Thursday, September 20, 2018

I Have the Right To: A High School Survivor's Story of Sexual Assault, Justice, and Hope, by Chessy Prout (ages 13-18)

With the news cycle focusing on Christine Blasey Ford, the woman who accused Judge Kavanaugh of sexually assaulting her when they were teenagers, I've been thinking about consent and rape culture, especially with high schoolers. This summer I listened to Chessy Prout's powerful memoir I Have the Right To: A High School Survivor's Story of Sexual Assault, Justice, and Hope, which she narrates herself. I highly recommend this for teens, as an important personal perspective as they consider these issues.
I Have the Right To: A High School Survivor's Story of Sexual Assault, Justice, and Hope
by Chessy Prout, with Jenn Abelson
read by Chessy Prout
Simon & Schuster Audio / Margaret K. McElderry, 2018
Amazon / Your local library / OverDrive audiobook preview
ages 13-18
As a freshman at St. Paul’s School in New Hampshire, Chessy Prout was sexually assaulted by an upperclassman. In her raw and honest memoir, Prout shares her experience of assault and the subsequent journey with the tumultuous trial, media attention and search for healing and change.

At the end of her freshman year, a senior by the name of Owen Labrie lured and assaulted Chessy as part of a “Senior Salute” ritual at the school. Prout has cowritten her account with journalist Abelson. I especially appreciated the way she shares about her life before and after the rape, providing context for her experience both at school and with the legal system.

As I read this, I was particularly angered by the way the school resisted Chessy's search for justice. The case was turned over to the police and the public defender, and Chessy did find important allies. But I was struck by how the legal system does not help our young people find the resolution they need. She was  I so wish that Chessy's school and community had used Restorative Justice practices.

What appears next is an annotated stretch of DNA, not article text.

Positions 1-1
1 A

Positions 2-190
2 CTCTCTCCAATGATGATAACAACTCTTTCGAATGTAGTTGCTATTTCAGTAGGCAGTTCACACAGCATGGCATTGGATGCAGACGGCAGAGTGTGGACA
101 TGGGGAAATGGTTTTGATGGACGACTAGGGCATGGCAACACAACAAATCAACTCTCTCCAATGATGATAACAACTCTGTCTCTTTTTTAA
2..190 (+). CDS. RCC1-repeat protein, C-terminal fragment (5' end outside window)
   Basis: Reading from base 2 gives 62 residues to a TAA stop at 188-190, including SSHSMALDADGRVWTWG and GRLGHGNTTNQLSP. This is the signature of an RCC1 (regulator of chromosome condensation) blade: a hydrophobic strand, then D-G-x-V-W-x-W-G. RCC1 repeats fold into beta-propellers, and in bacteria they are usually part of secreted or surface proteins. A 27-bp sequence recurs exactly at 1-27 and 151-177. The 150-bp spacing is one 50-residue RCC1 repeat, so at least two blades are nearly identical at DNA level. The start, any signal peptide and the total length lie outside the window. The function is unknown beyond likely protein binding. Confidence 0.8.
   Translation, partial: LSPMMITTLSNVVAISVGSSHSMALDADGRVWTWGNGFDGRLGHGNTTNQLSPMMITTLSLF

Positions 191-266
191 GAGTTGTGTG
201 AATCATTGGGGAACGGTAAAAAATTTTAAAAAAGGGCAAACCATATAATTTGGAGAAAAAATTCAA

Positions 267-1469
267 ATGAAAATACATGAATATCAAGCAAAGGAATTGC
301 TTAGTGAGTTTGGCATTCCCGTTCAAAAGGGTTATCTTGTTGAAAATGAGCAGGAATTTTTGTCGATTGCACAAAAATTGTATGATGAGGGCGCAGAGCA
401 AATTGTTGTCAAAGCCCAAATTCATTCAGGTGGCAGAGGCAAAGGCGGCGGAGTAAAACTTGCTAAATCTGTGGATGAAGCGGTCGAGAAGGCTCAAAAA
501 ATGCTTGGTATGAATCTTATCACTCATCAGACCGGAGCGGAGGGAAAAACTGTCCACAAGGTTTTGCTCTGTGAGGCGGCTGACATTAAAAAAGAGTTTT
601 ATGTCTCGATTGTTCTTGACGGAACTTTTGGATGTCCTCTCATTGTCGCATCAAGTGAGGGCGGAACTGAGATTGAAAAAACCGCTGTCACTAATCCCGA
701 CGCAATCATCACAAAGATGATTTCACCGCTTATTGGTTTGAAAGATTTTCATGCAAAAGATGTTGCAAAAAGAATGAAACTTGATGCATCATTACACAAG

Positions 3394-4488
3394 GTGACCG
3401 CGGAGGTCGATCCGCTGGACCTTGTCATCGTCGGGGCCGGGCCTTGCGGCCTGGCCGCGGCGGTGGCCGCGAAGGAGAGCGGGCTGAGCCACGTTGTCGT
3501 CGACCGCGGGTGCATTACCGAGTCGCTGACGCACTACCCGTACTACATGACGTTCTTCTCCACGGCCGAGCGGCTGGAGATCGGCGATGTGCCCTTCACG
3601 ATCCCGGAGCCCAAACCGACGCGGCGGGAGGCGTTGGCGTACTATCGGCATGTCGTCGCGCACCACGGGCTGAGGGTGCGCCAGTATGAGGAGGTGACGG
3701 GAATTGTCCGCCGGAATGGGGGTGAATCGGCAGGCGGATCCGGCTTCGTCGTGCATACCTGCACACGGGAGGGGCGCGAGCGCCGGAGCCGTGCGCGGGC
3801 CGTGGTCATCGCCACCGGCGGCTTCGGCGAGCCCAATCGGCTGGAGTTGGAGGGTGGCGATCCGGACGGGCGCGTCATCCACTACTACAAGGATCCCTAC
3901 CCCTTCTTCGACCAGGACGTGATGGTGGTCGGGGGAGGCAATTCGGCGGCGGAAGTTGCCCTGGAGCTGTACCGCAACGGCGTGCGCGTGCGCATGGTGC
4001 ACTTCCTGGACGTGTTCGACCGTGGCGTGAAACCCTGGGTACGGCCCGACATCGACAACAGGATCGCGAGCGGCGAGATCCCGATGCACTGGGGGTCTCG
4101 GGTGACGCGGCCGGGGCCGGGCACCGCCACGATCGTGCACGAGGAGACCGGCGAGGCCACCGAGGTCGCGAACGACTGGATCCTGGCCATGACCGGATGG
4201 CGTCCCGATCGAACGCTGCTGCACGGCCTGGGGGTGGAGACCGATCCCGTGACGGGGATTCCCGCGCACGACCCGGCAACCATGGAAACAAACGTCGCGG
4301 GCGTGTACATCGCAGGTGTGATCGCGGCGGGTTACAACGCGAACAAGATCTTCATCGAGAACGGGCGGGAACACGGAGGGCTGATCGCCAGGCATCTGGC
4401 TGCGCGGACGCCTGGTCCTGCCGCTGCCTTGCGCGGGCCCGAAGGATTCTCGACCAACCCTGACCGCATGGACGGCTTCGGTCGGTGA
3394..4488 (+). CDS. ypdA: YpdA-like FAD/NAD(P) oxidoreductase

I've been inspired by The Restorative Justice Project at Impact Justice. This practice helps communities "address harm through dialogue among those most impacted. Restorative justice brings together those who have harmed, their victims, and affected community members into processes that repair harms and rebuild relationships."

Chessy narrates the audiobook, balancing clarity with personal feelings, giving voice to her experience. She conveys her commitment to activism and justice for those who have experienced sexual assault.

I recommend this memoir for both middle schools and high schools, as an important component raising awareness about the importance for consent. Today, I was struck by the podcast The Daily, which interviewed Caitlin Flanagan, a writer for The Atlantic, about her assault in high school. What's especially notable is that the high school boy apologized to Ms. Flanagan two years after he assaulted her, asking for forgiveness. This enabled her to move beyond this traumatic event.

Chessy's memoir has an important place in the debate today around sexual assault, consent and our justice system. Please share this with teens in your lives. I highly recommend I Have the Right To for both middle schoolers (especially 8th graders getting ready for high school) and high schoolers. I think that many 13 and 14 year olds are ready to explore the emotional complexities and realities that Chessy describes. The review copy came from my local library, through OverDrive. If you make a purchase using the Amazon links on this site, a small portion goes to Great Kid Books. Thank you for your support.

©2018 Mary Ann Scheuer, Great Kid Books

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